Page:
Basically, CRISPR uses RNA guides that are bound to the Cas9 enzyme to target specific gene sequences. When a match is found, the enzyme cuts that DNA sequence to either disrupt that gene’s function or to introduce point mutations.

“We’ve incorporated CRISPR to provide the broadest capabilities in terms of editing genes and of editing them as quickly as possible,” Dr. Rosenthal says. The CRISPR approach shaves about 12 weeks from the process of generating novel rodent models, he adds.


Customized Models

Taconic Biosciences offers many services to help clients manage their genetically engineered modes. For example, the company’s scientists can guide clients to the most advantageous model, the one that best balances speed, risk, and cost.

“Our Ph.D.s work directly with customers to evaluate the research questions they’re trying to answer, weigh the advantages or disadvantages of  particular technologies and models, and help clients select the model most likely to achieve their goals, thus helping them better allocate their resources,” declares Dr. Rosenthal. “That’s a major point of differentiation.”

During the past several years, the need for such models has increased, and will continue to increase, he predicts: “Customers are looking for models that help them elucidate a drug’s mechanism of action, interactions, or physiological aspects. Researchers need more sophisticated models that help them shorten the drug discovery timeline.”

To expedite drug discovery, researchers can use models that include or exclude elements that are capable of quickly revealing which projects should be advanced or discontinued. Models that have either knockout or humanized genes for drug transport are one example.

The use of highly specific models also allows researchers to use fewer animals in their work. “Because our models are tied to specific areas of investigation, scientists need fewer animals to achieve results,” Dr. Rosenthal explains.

Taconic also takes pains to ensure animal welfare as many models are shipped globally. It developed the Taconic Transit Cage, which it has since out-licensed, and ships in environmentally controlled transport vehicles. Importantly, Taconic has facilities in the United States, Denmark, and Germany and relationships with distributors in Japan, South Korea, India, and Singapore.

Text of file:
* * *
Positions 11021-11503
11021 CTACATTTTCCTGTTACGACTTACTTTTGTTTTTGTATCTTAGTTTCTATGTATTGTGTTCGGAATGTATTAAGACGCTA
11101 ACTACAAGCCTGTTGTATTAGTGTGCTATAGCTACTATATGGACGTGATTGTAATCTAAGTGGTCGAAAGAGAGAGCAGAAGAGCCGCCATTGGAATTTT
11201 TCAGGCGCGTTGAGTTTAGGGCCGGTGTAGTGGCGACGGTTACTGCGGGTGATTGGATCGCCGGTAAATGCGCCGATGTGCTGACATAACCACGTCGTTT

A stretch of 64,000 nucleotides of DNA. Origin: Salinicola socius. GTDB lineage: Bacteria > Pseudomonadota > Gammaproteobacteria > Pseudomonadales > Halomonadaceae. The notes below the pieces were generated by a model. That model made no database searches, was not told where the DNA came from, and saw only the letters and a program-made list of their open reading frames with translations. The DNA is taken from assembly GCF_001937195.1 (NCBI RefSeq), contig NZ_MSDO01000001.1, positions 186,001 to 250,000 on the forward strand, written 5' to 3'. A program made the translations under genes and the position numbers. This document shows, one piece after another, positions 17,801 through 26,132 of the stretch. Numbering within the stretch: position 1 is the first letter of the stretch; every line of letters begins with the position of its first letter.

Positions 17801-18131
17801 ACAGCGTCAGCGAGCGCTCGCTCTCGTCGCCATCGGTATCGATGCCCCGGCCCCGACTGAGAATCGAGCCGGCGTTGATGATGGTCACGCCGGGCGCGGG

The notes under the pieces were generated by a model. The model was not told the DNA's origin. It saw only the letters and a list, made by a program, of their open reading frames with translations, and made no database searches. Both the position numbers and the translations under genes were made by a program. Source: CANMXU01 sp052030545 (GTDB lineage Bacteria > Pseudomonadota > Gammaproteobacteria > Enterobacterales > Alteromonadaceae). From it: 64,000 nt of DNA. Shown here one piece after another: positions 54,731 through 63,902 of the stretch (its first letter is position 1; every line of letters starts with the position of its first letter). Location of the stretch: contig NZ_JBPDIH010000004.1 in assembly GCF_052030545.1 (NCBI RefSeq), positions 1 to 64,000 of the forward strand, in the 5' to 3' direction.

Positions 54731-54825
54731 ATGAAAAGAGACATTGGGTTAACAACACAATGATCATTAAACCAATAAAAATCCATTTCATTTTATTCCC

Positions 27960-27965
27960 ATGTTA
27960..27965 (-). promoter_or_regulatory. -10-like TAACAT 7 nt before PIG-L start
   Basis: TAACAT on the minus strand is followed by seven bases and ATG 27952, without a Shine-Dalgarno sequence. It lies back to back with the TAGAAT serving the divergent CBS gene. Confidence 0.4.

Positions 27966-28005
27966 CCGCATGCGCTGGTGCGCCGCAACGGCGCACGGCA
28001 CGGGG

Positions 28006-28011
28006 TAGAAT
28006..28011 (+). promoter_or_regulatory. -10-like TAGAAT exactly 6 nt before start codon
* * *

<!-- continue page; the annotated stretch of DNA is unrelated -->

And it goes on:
Taconic values its role in the development of rodent models used by researchers at the forefront of medicine. Such work, says Dr. Rosenthal, puts the company in an exciting place: “We get to see what’s coming in terms of drug discovery and development as well as in emerging areas of interest. We’re plugged into leading academics and institutions globally—including NASA, which has sent animals from Taconic Biosciences into space. We have longstanding relationships and very open dialogs with our customers.”

Through its collaborations with thought leaders and its access to cutting-edge insights, Taconic can prepare its product lines to meet customer’s coming challenges. 


Taconic Biosciences

Location: One Hudson City Centre, Hudson, NY 12534

Phone: (518) 697-3900

Website: www.taconic.com

Principal: Robert J. Rosenthal, Ph.D., CEO

Number of Employees: 800

Focus: Taconic Biosciences is a global supplier of genetically engineered and humanized rodent models for life sciences research. The company helps clients select, acquire, custom generate, breed, test, prepare, and distribute these sophisticated research lines.




























This site uses Akismet to reduce spam. Learn how your comment data is processed.